The shifting landscape of the 21st-century corporation has brought with it an urgent need to address the inequalities and inefficiencies of supply chains involving smallholder farmers. For too long, these farmers have been on the losing end of an unbalanced system, facing exploitation and poverty while corporations reap the benefits. It’s high time for businesses to take responsibility and play a proactive role in transforming these supply chains for the betterment of all stakeholders involved, especially the smallholder farmers who form the backbone of our global food system.
Evolving corporate purpose and balancing stakeholder interests
The McKinsey & Company podcast, “The Corporation in the 21st Century“, emphasises the importance of evolving corporate purpose and balancing stakeholder interests. Sara O’Rourke, a McKinsey partner, highlights this by saying, “Businesses have a broader role to play in society, beyond just generating shareholder returns. They need to think about the broader ecosystem in which they operate and the impact they have on the environment, employees, customers, and communities.” But what does this mean for supply chains that include smallholder farmers? Let’s start with finally recognizing and rewarding the crucial role these farmers play in feeding the world and ensuring their voices are heard in corporate decision-making processes.
Leveraging intangible assets and technology
The rise of intangible assets, such as data and intellectual property, presents an opportunity for corporations to drive innovation and create value in supply chains. By investing in technology and data-driven solutions, corporations can help smallholder farmers access better inputs, enhance their productivity, and reduce post-harvest losses. Moreover, these investments can improve transparency, enabling consumers to trace the origins of their food and make more informed choices. As podcast guest Sven Smit, a senior partner at McKinsey, says, “In the 21st century, the ability to innovate and create value is increasingly linked to intangible assets, and this will have profound implications for how companies engage with their supply chains.”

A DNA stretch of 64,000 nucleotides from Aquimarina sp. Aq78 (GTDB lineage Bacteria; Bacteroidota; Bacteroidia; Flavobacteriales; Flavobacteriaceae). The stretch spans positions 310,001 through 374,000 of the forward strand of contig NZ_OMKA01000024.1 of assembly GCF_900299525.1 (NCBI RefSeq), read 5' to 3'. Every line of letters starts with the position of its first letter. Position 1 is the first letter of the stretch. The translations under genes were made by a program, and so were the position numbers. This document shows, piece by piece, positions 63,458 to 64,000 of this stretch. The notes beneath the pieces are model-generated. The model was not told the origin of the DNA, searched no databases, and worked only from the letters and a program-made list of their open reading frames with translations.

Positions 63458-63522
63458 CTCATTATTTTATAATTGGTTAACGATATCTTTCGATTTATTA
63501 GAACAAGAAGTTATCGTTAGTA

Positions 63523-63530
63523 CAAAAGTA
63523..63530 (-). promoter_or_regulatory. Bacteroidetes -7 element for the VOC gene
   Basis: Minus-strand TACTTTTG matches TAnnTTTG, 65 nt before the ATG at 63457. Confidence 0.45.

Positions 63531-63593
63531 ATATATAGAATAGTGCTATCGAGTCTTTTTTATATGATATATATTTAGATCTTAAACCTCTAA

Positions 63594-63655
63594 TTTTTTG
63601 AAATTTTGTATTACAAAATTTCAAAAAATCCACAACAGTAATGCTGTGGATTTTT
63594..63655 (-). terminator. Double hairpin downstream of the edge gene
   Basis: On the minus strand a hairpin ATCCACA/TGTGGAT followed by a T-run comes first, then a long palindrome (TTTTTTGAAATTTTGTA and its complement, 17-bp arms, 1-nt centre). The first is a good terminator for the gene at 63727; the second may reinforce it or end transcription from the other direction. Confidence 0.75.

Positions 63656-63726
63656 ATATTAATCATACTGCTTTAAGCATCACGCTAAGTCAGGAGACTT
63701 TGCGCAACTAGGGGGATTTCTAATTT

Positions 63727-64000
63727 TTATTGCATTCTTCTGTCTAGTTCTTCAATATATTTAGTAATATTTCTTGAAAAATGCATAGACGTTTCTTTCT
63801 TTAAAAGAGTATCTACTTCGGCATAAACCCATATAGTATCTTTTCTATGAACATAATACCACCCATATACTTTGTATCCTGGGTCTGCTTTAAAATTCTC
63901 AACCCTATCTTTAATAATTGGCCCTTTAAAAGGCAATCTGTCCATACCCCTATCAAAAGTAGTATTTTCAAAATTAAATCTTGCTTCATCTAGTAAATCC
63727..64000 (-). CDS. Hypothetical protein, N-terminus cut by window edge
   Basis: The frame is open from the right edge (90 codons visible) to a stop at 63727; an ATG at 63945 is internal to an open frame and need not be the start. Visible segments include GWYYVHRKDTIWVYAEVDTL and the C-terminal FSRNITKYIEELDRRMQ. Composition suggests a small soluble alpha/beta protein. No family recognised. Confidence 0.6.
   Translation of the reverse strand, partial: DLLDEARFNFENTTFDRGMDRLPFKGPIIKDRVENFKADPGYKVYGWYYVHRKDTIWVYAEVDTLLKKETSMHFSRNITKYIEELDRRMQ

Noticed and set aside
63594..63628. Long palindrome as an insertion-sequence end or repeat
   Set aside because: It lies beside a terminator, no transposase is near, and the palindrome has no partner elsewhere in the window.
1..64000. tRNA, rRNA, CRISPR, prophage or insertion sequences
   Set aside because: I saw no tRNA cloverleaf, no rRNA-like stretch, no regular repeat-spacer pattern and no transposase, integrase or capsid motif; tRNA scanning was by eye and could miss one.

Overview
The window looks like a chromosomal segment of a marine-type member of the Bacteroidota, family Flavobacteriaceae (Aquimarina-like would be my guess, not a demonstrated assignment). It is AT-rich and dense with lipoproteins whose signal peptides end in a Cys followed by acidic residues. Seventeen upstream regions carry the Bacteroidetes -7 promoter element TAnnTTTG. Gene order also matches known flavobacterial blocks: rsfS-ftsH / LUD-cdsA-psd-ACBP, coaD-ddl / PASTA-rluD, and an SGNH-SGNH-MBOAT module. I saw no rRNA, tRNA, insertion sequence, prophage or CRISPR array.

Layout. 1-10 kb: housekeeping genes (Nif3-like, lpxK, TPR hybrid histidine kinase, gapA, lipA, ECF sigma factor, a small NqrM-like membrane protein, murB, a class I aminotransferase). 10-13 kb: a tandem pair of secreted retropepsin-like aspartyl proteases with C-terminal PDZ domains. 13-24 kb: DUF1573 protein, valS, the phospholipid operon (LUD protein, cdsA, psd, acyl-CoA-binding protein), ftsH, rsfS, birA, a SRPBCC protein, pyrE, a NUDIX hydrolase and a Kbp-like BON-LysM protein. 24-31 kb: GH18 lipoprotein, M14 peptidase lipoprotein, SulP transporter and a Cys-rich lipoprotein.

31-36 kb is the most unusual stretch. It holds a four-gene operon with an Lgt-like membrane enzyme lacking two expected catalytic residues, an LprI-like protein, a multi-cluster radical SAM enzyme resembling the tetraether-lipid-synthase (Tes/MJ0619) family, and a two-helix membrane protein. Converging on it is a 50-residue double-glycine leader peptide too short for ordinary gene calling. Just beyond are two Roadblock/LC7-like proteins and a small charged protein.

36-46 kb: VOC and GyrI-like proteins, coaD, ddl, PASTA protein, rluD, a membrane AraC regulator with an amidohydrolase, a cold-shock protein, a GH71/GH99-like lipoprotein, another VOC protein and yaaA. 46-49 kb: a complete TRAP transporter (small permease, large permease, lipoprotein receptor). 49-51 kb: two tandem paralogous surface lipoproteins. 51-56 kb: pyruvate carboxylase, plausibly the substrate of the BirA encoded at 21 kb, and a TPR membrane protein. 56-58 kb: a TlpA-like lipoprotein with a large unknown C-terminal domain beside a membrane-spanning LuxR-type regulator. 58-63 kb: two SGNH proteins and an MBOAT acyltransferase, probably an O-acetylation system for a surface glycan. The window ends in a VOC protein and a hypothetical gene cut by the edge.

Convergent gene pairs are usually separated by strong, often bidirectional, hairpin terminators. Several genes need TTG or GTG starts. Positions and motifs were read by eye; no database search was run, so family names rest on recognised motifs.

Building trust with smallholder farmers
Trust is another critical factor outlined in the podcast, and it’s sorely lacking in supply chains involving smallholder farmers. Corporations must prioritize ethical behavior and transparent communication to build trust with these farmers. By ensuring fair pricing, ethical sourcing, and prompt payment, companies can cultivate long-lasting relationships with smallholder farmers, leading to mutual benefits and sustainable supply chains. Podcast guest Dame Vivian Hunt, a senior partner at McKinsey, stresses the importance of trust, saying, “The trust equation is essential for businesses in the 21st century. Companies need to build trust with all their stakeholders to succeed.”
Addressing inequality and empowering farmers
Addressing inequality is no longer a choice but a necessity for the 21st-century corporation. In the context of supply chains with smallholder farmers, this means actively promoting diversity and inclusion at all levels, from decision-making to procurement. It also involves empowering farmers through education, access to financial services, and fair labor practices, thereby enabling them to break the cycle of poverty.
Collaborating on climate change: A shared responsibility
Finally, managing climate change risks is a critical area where corporations and smallholder farmers must collaborate. By incorporating sustainable practices into their business models, companies can mitigate the impacts of climate change on supply chains, while also supporting farmers in their transition to more climate-resilient and eco-friendly practices.
Let’s embrace a more sustainable future for all
The 21st-century corporation must recognize that the wellbeing of smallholder farmers is not just a matter of social responsibility, but also a key driver of long-term business success. By embracing change, prioritizing stakeholder interests, and addressing inequalities in supply chains, corporations can ensure a brighter, more sustainable future for all.